The Top 5 Work Mistakes To Avoid In The New Year

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tough conversation at work


Michele Wheldon
Michele Wheldon
April 14, 2024 at 5:39AM UTC
No one is perfect. But from early in your career up through the C suite, you need to avoid these mistakes to ensure upward mobility. So take a hard look at these five blunders, and make a pledge to avoid making these errors in the new year and beyond.

1. Being unresponsive. 

There is a happy medium between being someone who responds to an email within 30 seconds—how odd you weren’t busy doing your work—and someone who never seems to respond within a timely period. If it is not urgent, 24 hours is a good goal for a response. Longer is acceptable on the weekends and breaks. You never want to hear someone say, “She never answers emails or texts.” Soon they will stop asking for your input, and then you are through.
“A paper from researchers at the University of Southern California’s Viterbi School of Engineering found that the most common email response time is two minutes. Half of responders in this study responded in just under an hour. About 90 percent of people who were going to respond did so within a day or two,” according to Fast Company.

2. Avoiding social contact. 

You may not want to have everyone gather at your desk for coffee each morning and stop by throughout the day for a gossip break. If you do, you may be seen as the social chairperson and not the talented team member or leader. You may, at times, really need to skip the group outing at lunch to the new BBQ place up the street...but at the same time, you do not want to stay at your desk every day from the opening bell to lights out without any small talk.
In a new study from the Pew Research Center, 87 percent of the respondents say men and women express their feelings differently. That leaves a lot of room for misinterpretation. What you see as industriousness, others may see as a signal of aggressive disdain. So try to occasionally join in the impromptu karaoke battle at the office so everyone considers you a team player.

3. Being completely disorganized. 

Years ago I worked with someone at a large daily newspaper who kept piles of newspapers, papers, files and notes surrounding his desk from the floor to about waist high. This kind of chaos does not inspire confidence in your leadership or organizational abilities. You do not have to use spray cleaner on your work space every night before leaving, but you do want to have a semblance of order.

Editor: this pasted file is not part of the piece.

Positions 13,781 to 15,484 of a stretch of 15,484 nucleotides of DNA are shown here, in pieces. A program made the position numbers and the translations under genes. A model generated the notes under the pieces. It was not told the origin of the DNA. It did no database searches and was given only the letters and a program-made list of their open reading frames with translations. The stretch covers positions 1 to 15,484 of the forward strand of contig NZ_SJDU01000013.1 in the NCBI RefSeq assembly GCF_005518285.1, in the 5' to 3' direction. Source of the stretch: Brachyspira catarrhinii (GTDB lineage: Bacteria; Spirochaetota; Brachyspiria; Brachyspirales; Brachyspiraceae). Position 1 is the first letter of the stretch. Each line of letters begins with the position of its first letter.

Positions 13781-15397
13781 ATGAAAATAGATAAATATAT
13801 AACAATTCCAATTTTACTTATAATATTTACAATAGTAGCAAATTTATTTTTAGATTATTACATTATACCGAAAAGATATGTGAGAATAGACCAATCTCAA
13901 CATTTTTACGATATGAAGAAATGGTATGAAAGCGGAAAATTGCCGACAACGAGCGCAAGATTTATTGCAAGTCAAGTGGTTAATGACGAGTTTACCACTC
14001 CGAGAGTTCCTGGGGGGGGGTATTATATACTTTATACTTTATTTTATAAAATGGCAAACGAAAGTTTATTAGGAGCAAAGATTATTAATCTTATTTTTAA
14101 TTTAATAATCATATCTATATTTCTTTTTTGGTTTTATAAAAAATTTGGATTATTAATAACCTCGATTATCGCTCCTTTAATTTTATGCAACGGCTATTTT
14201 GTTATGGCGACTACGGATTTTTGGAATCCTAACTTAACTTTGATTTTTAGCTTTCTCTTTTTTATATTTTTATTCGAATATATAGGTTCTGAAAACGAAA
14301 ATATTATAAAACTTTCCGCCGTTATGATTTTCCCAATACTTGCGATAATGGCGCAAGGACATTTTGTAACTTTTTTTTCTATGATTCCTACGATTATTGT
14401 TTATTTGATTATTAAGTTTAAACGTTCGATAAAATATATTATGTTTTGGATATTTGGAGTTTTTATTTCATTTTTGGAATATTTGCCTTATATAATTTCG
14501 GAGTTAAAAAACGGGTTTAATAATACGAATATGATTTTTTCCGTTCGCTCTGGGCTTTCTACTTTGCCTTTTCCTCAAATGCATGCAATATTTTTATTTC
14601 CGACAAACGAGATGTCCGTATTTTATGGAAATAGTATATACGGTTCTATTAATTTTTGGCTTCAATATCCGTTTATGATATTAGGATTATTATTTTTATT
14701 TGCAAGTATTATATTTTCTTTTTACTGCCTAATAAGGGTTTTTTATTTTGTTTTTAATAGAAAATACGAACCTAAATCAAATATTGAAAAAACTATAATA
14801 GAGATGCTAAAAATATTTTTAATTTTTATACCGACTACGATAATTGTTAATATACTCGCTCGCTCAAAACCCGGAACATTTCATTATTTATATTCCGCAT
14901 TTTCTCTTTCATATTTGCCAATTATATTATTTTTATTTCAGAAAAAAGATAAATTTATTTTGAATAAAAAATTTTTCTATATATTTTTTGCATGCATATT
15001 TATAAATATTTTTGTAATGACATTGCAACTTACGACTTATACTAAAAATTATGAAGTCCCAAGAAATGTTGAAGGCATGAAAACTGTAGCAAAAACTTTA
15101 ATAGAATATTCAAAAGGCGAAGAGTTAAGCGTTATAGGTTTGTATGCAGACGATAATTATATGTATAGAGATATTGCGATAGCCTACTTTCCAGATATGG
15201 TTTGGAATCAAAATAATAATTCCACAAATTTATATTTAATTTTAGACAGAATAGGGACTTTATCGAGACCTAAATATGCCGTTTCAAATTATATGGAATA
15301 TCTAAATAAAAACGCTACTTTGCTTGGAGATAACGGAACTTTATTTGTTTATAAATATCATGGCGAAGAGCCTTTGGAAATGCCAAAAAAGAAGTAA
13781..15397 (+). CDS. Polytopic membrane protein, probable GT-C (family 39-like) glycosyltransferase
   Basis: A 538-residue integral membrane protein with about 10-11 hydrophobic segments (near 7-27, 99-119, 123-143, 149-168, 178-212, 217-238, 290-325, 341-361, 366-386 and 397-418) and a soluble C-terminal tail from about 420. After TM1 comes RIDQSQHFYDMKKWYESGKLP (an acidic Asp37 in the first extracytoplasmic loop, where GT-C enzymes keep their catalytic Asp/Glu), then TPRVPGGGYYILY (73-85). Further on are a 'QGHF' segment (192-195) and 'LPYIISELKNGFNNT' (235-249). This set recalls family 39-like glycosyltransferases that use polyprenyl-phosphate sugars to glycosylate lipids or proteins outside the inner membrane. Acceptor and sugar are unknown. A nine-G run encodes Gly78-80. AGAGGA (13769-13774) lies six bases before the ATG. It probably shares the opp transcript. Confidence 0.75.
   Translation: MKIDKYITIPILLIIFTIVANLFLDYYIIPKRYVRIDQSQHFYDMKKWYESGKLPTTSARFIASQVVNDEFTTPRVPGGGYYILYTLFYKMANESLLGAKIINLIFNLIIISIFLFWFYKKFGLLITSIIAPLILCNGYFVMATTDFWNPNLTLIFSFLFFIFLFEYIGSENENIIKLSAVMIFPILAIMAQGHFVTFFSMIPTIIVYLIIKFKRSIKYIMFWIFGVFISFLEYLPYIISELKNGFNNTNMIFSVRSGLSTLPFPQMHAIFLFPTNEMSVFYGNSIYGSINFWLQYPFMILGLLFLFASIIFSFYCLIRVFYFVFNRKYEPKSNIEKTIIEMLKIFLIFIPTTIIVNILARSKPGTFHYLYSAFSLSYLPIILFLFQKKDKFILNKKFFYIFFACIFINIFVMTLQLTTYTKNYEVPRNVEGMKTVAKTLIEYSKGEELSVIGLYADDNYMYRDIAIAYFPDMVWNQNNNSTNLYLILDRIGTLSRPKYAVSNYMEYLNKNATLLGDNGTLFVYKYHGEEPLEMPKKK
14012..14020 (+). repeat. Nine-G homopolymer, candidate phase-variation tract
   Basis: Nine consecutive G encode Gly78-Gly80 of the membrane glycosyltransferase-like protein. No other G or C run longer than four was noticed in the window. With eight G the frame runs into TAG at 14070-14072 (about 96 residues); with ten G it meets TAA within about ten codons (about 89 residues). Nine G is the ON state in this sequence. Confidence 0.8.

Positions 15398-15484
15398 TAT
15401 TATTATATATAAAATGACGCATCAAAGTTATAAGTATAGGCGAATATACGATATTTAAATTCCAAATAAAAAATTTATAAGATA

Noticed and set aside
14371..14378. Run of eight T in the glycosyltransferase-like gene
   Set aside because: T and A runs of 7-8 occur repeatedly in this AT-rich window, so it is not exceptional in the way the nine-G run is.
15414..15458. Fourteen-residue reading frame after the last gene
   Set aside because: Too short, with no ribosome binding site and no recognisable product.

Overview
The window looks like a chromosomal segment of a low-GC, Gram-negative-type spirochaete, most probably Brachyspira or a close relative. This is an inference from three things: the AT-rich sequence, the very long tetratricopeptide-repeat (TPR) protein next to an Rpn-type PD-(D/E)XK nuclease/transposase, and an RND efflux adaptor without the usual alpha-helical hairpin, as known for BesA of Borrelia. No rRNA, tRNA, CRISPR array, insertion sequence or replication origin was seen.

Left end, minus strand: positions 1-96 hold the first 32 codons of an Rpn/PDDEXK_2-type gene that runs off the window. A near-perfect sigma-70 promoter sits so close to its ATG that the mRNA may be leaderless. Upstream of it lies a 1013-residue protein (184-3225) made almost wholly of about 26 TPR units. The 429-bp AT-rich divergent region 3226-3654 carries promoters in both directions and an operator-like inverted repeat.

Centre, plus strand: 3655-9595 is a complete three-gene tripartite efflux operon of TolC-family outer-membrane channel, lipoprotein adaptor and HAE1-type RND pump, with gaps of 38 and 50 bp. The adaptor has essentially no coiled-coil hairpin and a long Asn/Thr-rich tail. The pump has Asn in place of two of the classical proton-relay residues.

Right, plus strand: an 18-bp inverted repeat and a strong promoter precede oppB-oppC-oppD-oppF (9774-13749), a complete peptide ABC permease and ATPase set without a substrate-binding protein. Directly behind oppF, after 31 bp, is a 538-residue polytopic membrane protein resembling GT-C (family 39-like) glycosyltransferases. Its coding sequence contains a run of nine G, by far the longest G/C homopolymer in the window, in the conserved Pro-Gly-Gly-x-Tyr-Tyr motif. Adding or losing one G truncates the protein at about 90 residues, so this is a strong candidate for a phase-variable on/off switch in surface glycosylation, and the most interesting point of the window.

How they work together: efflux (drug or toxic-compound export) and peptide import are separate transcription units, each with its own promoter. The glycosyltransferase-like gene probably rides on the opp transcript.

“Keep your work area bright and uncluttered to ensure it’s a productive environment – a tidy house is a tidy mind. Everything in our design space is always filed away immaculately at the end of every month, because if there’s clutter you can’t be productive,” Kelly Hoppen of Dragon’s Den tells The Guardian.

4. Bringing drama to work.  

Yes, I have gone into the bathroom to cry at work, more than a few times at a few different jobs. But you have to separate work and life during work hours. No fighting with your roommate, family, children, significant others or friends on the phone, by text or in any form that is visible during work hours. Unless there is a serious problem that your manager or team needs to know—you are being stalked, harassed or fear for your safety in some way—keep it calm.  There is no Take Your Drama To Work Day for a reason. 

5. Not learning from your mistakes. 

Maybe it's a tad redundant to include a mistake about making mistakes, but you have to honestly look at your own track record to see how to avoid similar bumps that you have created or contributed to along your career path. "Know Your History" is No. 1 of the 9 Leadership Power Tools for a reason. Be honest with yourself and "you can create the future of your choice," says Gloria Feldt, co-founder and president of Take The Lead.
You know, of course, not to do anything illegal or immoral at work, because those are mistakes that will get you fired or worse. Just avoid these missteps so your climb up the ladder goes as smoothly as possible.

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Michele Weldon is an author, journalist and editorial director of Take The Lead. Her most recent book is Escape Points: A Memoir.

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